CRE has been a long time advocate of using Interactive Public Dockets (IPD’s) to vent regulatory and public policy issues. To date IPD’s have been used primarily by watchdog groups such as CRE and the media.
Koch Facts is, if not the first then one of the first, users of an IPD by a corporate entity. For this reason CRE will be reporting on events surrounding its implementation and acceptance. In doing so CRE will periodically report on whether the respective posts on an IPD, or about an IPD, are compliant with the Data Quality Act (DQA).
We have difficulty in appreciating the basis for labeling a response to the views of another as retaliation.
Regarding the DQA, CRE believes that press releases issued by federal agencies are subject to the DQA; to this end CRE has just filed an amicus brief in litigation on the issue in the Ninth Circuit.
Those of you who are interested in joining our effort to have press releases issued by federal agencies be compliant with the DQA should contact Jim Tozzi, email@example.com, for additional information. 202.265.2383
The aforementioned issue is increasing in signifcance because on occasion agencies “regulate by press release'” in that they can recapture what they lost in the rulemaking process.
The following article was published in the Grist.
Here’s how the Koch brothers retaliate against journalists they don’t like
By Lisa Hymas
The right-wing, oil-baron Koch brothers haven’t yet succeeded in taking over any of our nation’s major newspapers, so in the meantime they’re trying other tactics to influence news coverage of their activities. The Washington Post has a chilling report:
When environmental journalist David Sassoon began reporting about the billionaire Koch brothers’ interests in the Canadian oil industry last year, he sought information from their privately held conglomerate, Koch Industries. The brothers, who have gained prominence in recent years as supporters of and donors to conservative causes and candidates, weren’t playing. Despite Sassoon’s repeated requests, Koch Industries declined to respond to him or his news site, InsideClimate News.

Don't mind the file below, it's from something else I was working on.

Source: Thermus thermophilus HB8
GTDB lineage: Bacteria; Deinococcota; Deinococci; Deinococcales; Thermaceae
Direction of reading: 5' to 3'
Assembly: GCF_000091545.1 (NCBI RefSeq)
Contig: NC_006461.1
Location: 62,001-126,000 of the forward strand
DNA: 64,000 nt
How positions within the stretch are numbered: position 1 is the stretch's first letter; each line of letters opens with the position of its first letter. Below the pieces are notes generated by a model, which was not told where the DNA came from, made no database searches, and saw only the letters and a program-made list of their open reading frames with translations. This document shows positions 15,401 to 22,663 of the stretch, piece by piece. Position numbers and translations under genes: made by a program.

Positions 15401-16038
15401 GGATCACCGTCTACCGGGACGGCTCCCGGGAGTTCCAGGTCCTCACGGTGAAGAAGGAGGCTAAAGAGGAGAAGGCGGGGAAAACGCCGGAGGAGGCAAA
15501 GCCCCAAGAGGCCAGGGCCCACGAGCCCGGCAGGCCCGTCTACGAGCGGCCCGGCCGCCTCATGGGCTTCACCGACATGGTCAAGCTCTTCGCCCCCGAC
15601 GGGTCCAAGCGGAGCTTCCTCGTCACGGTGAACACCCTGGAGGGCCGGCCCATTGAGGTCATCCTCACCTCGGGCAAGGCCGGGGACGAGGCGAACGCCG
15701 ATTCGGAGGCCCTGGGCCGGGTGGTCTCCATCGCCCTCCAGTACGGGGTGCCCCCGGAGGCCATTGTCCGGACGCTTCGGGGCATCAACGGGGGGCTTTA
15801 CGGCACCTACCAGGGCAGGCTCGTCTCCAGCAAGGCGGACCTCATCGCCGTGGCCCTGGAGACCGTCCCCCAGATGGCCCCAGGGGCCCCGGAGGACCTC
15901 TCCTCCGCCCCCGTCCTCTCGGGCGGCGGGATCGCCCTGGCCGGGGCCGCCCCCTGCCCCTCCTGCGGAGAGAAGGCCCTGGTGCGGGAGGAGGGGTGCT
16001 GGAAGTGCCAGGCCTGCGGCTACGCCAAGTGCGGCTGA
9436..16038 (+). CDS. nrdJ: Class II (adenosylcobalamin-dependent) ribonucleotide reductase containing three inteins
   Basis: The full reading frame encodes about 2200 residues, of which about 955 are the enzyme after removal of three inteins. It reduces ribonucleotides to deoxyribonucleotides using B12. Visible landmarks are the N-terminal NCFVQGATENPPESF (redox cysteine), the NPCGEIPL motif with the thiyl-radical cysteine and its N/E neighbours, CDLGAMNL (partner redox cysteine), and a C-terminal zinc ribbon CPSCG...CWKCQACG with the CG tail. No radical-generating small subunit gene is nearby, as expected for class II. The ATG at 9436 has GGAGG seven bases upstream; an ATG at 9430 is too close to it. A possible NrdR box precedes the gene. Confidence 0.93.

But Sassoon, who also serves as publisher of the Pulitzer Prize-winning site, heard from the Kochs after his story was posted.
In a rebuttal posted on its Web site, KochFacts.com, the company asserted that Sassoon’s story “deceives readers” by suggesting that Koch Industries stood to benefit from construction of the Keystone XL pipeline — a denial Sassoon included in his story. KochFacts went on to dismiss Sassoon as a “professional eco-activist” and an “agenda-driven activist.”
It didn’t stop there. The company took out ads on Facebook and via Google featuring a photo of Sassoon with the headline, “David Sassoon’s Deceptions.” The ad’s copy read, “Activist/owner of InsideClimate News misleads readers and asserts outright falsehoods about Koch. Get the full facts on KochFacts.com.”
Such aggressive tactics have become part of the playbook for Koch Industries and its owners, Charles and David Koch. Faced with news articles they consider flawed or biased, the brothers and their lieutenants don’t just send strongly worded letters to the editor in protest. Instead, the company takes the offensive, with detailed responses that oscillate between correcting, shaming and slamming journalists who’ve written unflattering stories about the company or the Kochs’ myriad political and philanthropic activities.
This effort parallels the Koch Brothers’ other plan to silence critics — buying them out. The Kochs are in the process of bidding on the Tribune Company which publishes the Chicago Tribune, LA Times, and other media properties. That comes after it was revealed that the Koch Brothers were receiving favorable treatment by PBS due to their generous contributions.
The Koch brothers may soon have a fully integrated system — politicians, policy planners, protesters and the press. Who would dare stand against such a war machine? Who could? The Kochs are proving once again that America is the best democracy money can buy.